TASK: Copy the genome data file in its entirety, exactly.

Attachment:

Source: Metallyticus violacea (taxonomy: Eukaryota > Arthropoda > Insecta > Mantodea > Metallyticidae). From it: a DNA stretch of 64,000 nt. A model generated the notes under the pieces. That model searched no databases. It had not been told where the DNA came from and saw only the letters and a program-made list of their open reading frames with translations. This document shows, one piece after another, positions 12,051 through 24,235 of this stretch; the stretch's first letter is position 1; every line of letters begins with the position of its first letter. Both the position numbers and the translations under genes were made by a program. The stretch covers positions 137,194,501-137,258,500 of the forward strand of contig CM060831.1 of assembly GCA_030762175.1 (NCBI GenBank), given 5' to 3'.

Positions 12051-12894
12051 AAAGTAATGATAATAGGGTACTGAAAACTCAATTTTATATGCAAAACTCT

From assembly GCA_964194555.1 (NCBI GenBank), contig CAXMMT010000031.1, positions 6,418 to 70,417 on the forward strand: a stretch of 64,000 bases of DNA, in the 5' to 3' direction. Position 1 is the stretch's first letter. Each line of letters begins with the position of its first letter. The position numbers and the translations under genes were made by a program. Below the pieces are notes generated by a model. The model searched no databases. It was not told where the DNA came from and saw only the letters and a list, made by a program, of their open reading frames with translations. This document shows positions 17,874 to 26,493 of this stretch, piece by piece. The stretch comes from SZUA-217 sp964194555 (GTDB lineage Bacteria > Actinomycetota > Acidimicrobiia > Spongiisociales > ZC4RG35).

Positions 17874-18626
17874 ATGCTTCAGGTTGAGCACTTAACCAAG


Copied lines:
Source: Metallyticus violacea (taxonomy: Eukaryota > Arthropoda > Insecta > Mantodea > Metallyticidae). From it: a DNA stretch of 64,000 nt. A model generated the notes under the pieces. That model searched no databases. It had not been told where the DNA came from and saw only the letters and a program-made list of their open reading frames with translations. This document shows, one piece after another, positions 12,051 through 24,235 of this stretch; the stretch's first letter is position 1; every line of letters begins with the position of its first letter. Both the position numbers and the translations under genes were made by a program. The stretch covers positions 137,194,501-137,258,500 of the forward strand of contig CM060831.1 of assembly GCA_030762175.1 (NCBI GenBank), given 5' to 3'.

Positions 12051-12894
12051 AAAGTAATGATAATAGGGTACTGAAAACTCAATTTTATATGCAAAACTCT

From assembly GCA_964194555.1 (NCBI GenBank), contig CAXMMT010000031.1, positions 6,418 to 70,417 on the forward strand: a stretch of 64,000 bases of DNA, in the 5' to 3' direction. Position 1 is the stretch's first letter. Each line of letters begins with the position of its first letter. The position numbers and the translations under genes were made by a program. Below the pieces are notes generated by a model. The model searched no databases. It was not told where the DNA came from and saw only the letters and a list, made by a program, of their open reading frames with translations. This document shows positions 17,874 to 26,493 of this stretch, piece by piece. The stretch comes from SZUA-217 sp964194555 (GTDB lineage Bacteria > Actinomycetota > Acidimicrobiia > Spongiisociales > ZC4RG35).

Positions 17874-18626
17874 ATGCTTCAGGTTGAGCACTTAACCAAG